Sam Smith – In an article on the stress of activism in Black Lives Matter, John Eligon of the New York Times noted that over the past two years, five activists have died – two of them in suicides, one of a heart attack and two in homicides.
It brought to mind something I had just discovered a few days ago while preparing to be interviewed about Marion Barry. Between 1990 and 1997 four of Washington DC’s great activist voices had either committed suicide or gotten into drugs.
The suicides included John Wilson, a 1960s black civil rights activist who had eventually become chair of the DC city council. The other was Mitch Snyder the remarkable white leader of activism for the homeless in the city. After his death, I did a piece on his life for the local public radio station, in which I noted:
This spring, when homeless activist Mitch Snyder announced he was going to retreat to a monastery for awhile for reflection and renewal, I felt pulled to drop him a note thanking him for his witness, for the good it had done, for the wisdom and encouragement it had given others. In the note I quoted Emerson.
“The voyage of the best ship” said Emerson, “is a zigzag line of a hundred tacks. See the line from a sufficient distance, and it straightens itself to the average tendency.”
I can not comprehend Mitch’s last tack that ended in suicide. But the average tendency of his life has been as inspiring as any I have known. At times humbling, at times guilt-provoking, at times incredibly catalytic and at times — yes — aggravating, this one scruffy amalgam of love and anger, intensity and gentleness led us to care far more about what it was easier to ignore — the homeless refugees of the puerile, avaricious American dream of the 80s.
Lately we’ve been falling back to easier ways. The DC city council has just ordered a cruel retreat from the decency towards the homeless we overwhelmingly supported in Initiative 17. In San Francisco, on the very day Mitch died, Mayor Agnos ordered the arrest of homeless people sleeping in public places.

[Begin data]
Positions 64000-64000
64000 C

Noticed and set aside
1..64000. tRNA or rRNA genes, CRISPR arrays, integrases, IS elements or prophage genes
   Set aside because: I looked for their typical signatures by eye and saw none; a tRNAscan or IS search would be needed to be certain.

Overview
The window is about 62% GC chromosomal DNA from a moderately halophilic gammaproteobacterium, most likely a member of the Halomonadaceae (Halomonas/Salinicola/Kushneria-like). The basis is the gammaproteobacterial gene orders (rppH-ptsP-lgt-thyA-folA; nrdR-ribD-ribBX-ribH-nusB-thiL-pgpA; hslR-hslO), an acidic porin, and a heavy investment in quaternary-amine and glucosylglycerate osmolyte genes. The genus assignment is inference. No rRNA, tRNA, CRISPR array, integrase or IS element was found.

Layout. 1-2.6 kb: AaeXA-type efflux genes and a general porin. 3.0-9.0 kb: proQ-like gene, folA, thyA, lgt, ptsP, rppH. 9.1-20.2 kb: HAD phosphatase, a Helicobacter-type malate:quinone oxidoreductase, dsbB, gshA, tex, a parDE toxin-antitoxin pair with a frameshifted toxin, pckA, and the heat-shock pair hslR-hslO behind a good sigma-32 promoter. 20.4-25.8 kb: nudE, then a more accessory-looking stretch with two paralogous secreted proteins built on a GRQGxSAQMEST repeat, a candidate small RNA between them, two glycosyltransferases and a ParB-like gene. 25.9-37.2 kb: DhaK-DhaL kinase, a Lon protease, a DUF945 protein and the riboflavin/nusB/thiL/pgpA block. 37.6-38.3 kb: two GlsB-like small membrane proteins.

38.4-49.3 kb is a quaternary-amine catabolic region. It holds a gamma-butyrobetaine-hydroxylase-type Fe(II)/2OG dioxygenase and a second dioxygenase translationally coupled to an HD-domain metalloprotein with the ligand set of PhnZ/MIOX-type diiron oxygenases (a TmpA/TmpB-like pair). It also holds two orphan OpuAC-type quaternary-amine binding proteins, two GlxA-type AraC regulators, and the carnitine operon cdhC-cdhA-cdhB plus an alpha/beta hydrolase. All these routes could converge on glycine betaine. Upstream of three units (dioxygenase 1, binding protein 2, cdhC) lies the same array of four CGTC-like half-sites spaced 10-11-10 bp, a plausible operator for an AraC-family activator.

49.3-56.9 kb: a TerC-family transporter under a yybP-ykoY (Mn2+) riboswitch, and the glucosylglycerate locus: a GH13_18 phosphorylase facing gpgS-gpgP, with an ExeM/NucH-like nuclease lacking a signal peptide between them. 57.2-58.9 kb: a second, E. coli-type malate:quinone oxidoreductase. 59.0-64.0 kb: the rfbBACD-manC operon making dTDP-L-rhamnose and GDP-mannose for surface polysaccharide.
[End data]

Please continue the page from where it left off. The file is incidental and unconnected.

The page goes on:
What effect this had on Mitch I don’t know. I do know that in his last days he was organizing a massive drive for a referendum on the council action. As he met in the shelter to discuss the referendum last week, he patiently explained to a man reciting some of the new cynicism towards the homeless that no one in that 1400-bed shelter wanted to be there. Not even Mitch Snyder.
Then there was Ernest White, the host of a highly regarded TV talk show on which I was usually the only white on the panel. The station was sold and Ernest no longer had a job. I remember finding him virtually incommunicable sitting in a car downtown. He would eventually die homeless.
And finally there was Marion Barry for whom I had handled media during civil rights days, before power and drugs got him off on new and sadder routes.
It was not the best of decades. The sincerity and energy of the previous ones were gone. There were fewer leaders who inspired or amazed. I realized belatedly what this must have been like for someone like Ernest White, Mitch Snyder, John Wilson or Marion Barry.
Then I started wondering, what kept you going? There was no doubt but that I was thinking of leaving DC, but in retrospect I realized that even for someone in a much less visible position like myself, activism depended in part on a philosophy that dealt with failure.
In retrospect, I realized how blessed I was to have gone to a Quaker high school. Quakerism was an early form of existentialism, the philosophy that says that even a condemned man has a choice of how to approach the gallows. The Friends meeting that ran our school had come out against slavery in the 17th century and while the Quakers repeatedly failed in their efforts, they just kept going until it worked.
It wasn’t until late in life that I realized this influence on my life, but even as boy – thanks to the literature and comics I read – I had somehow come to learn that good folk don’t always get to enjoy the fruits of their work. In fact, as a young boy I sometimes imagined myself dying before 30, aboard one of the storm-struck ships that I never grew tired of reading about.
The funny thing about this is that I am seldom credited with optimism. As Marion Barry told a friend of mine, “Sam’s a cynical cat.” But my optimistic premise is that the world changes best when people act as best they can without reference to whether they will be the living victors. Too often, we can only make it easier for a coming generation.